Published: Jan 1991
| ||Format||Pages||Price|| |
|PDF ()||14||$25||  ADD TO CART|
|Complete Source PDF (3.5M)||14||$84||  ADD TO CART|
In friction contacts chemical reactions can occur between the surrounding fluid and the solid surfaces in unusual ways. Overcoats are formed on and partly or wholly removed from the surfaces by wear. Reactions between the substrate and/or the overcoat and the environment become diffusion-controlled and can even become oscillatory. Analysis of diffusion-controlled reactions shows that faster-than-expected reaction rates can result from tribologically thinned overcoats. Further reactions of the overcoats and their mechanical removal can be modeled in ways used in biology to depict population changes as growth rates of predators and prey. Examples are simultaneous sulfiding and oxidizing of steels at low temperatures (< 100°C) and the formation of carbonaceous layers on both metals and ceramics by carbon-containing gases in various temperature ranges between ambient and 700°C.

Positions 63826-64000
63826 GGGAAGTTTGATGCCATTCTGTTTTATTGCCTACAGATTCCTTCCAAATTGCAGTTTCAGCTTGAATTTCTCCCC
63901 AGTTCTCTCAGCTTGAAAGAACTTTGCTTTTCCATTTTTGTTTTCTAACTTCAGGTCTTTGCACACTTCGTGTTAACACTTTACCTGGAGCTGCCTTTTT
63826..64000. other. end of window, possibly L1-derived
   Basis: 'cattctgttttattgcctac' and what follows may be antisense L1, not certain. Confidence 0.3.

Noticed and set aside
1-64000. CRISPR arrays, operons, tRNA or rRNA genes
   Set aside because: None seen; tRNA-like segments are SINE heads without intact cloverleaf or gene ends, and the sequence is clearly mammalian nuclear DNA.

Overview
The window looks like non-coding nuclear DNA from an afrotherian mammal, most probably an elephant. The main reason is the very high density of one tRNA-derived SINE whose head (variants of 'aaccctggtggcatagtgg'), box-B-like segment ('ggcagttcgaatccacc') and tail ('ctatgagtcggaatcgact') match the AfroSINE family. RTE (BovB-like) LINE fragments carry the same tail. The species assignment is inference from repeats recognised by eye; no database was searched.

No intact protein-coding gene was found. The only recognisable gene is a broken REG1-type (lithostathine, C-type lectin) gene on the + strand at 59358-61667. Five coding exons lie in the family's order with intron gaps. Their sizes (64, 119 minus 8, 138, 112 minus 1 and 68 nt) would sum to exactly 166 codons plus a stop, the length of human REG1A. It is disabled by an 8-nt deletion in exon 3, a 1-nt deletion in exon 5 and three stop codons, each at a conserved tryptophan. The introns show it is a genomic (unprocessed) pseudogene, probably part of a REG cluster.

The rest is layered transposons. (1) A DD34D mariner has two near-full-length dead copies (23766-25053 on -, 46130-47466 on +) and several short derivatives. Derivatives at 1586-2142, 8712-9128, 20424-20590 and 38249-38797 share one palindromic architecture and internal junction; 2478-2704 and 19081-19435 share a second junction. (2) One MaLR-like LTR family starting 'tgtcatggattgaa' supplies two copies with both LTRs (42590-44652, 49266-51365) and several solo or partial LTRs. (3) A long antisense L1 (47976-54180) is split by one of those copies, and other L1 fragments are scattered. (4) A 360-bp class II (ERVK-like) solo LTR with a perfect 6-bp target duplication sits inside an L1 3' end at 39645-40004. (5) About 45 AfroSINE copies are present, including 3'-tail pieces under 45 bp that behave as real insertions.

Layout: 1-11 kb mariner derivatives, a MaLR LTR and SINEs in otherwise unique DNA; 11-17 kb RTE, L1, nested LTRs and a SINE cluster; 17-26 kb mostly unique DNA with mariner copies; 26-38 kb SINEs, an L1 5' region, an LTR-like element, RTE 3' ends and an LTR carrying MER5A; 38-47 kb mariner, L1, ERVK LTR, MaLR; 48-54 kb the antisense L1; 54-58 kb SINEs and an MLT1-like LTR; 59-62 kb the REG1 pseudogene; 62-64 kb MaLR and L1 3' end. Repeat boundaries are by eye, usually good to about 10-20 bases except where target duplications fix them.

Friction, wear, surface reactions, solid/gas reactions, oxidizing, sulfiding, carbon-coating, diffusion
Professor of Mechanical Engineering and Director, Institute for Wear Control and Tribology at Rensselaer Polytechnic Institute, Troy,